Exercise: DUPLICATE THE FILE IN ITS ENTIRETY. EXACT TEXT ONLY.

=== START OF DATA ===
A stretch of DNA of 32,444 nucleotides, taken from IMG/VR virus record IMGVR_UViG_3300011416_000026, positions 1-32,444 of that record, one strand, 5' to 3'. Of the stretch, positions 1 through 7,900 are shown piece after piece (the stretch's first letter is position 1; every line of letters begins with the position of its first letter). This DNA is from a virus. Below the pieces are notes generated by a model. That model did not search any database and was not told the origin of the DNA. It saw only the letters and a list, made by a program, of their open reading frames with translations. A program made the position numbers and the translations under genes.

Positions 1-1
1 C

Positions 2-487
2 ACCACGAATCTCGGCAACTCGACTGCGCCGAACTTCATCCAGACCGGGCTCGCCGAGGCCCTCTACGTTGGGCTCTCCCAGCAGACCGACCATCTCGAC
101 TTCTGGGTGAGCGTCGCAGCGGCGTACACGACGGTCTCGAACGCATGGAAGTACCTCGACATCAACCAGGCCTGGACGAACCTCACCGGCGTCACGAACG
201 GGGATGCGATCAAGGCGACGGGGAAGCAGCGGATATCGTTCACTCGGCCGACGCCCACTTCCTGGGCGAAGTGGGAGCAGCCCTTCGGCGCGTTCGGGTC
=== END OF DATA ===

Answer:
A stretch of DNA of 32,444 nucleotides, taken from IMG/VR virus record IMGVR_UViG_3300011416_000026, positions 1-32,444 of that record, one strand, 5' to 3'. Of the stretch, positions 1 through 7,900 are shown piece after piece (the stretch's first letter is position 1; every line of letters begins with the position of its first letter). This DNA is from a virus. Below the pieces are notes generated by a model. That model did not search any database and was not told the origin of the DNA. It saw only the letters and a list, made by a program, of their open reading frames with translations. A program made the position numbers and the translations under genes.

Positions 1-1
1 C

Positions 2-487
2 ACCACGAATCTCGGCAACTCGACTGCGCCGAACTTCATCCAGACCGGGCTCGCCGAGGCCCTCTACGTTGGGCTCTCCCAGCAGACCGACCATCTCGAC
101 TTCTGGGTGAGCGTCGCAGCGGCGTACACGACGGTCTCGAACGCATGGAAGTACCTCGACATCAACCAGGCCTGGACGAACCTCACCGGCGTCACGAACG
201 GGGATGCGATCAAGGCGACGGGGAAGCAGCGGATATCGTTCACTCGGCCGACGCCCACTTCCTGGGCGAAGTGGGAGCAGCCCTTCGGCGCGTTCGGGTC